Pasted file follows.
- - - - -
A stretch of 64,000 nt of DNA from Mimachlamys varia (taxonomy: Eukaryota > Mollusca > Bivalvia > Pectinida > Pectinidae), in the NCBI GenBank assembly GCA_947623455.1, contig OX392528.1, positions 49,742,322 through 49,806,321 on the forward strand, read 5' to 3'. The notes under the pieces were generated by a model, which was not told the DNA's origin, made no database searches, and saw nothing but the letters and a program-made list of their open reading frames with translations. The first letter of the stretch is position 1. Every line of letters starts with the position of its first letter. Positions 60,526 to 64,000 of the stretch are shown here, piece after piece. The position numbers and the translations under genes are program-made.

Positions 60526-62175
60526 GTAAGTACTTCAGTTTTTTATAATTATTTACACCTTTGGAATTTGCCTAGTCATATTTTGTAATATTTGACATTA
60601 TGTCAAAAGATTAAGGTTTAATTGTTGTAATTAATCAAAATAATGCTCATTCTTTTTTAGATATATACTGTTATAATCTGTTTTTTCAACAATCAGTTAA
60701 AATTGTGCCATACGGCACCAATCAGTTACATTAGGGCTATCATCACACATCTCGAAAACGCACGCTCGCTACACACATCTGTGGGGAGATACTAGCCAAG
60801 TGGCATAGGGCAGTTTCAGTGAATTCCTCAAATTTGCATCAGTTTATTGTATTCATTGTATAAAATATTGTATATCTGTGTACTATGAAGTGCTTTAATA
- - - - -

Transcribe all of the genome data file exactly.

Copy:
A stretch of 64,000 nt of DNA from Mimachlamys varia (taxonomy: Eukaryota > Mollusca > Bivalvia > Pectinida > Pectinidae), in the NCBI GenBank assembly GCA_947623455.1, contig OX392528.1, positions 49,742,322 through 49,806,321 on the forward strand, read 5' to 3'. The notes under the pieces were generated by a model, which was not told the DNA's origin, made no database searches, and saw nothing but the letters and a program-made list of their open reading frames with translations. The first letter of the stretch is position 1. Every line of letters starts with the position of its first letter. Positions 60,526 to 64,000 of the stretch are shown here, piece after piece. The position numbers and the translations under genes are program-made.

Positions 60526-62175
60526 GTAAGTACTTCAGTTTTTTATAATTATTTACACCTTTGGAATTTGCCTAGTCATATTTTGTAATATTTGACATTA
60601 TGTCAAAAGATTAAGGTTTAATTGTTGTAATTAATCAAAATAATGCTCATTCTTTTTTAGATATATACTGTTATAATCTGTTTTTTCAACAATCAGTTAA
60701 AATTGTGCCATACGGCACCAATCAGTTACATTAGGGCTATCATCACACATCTCGAAAACGCACGCTCGCTACACACATCTGTGGGGAGATACTAGCCAAG
60801 TGGCATAGGGCAGTTTCAGTGAATTCCTCAAATTTGCATCAGTTTATTGTATTCATTGTATAAAATATTGTATATCTGTGTACTATGAAGTGCTTTAATA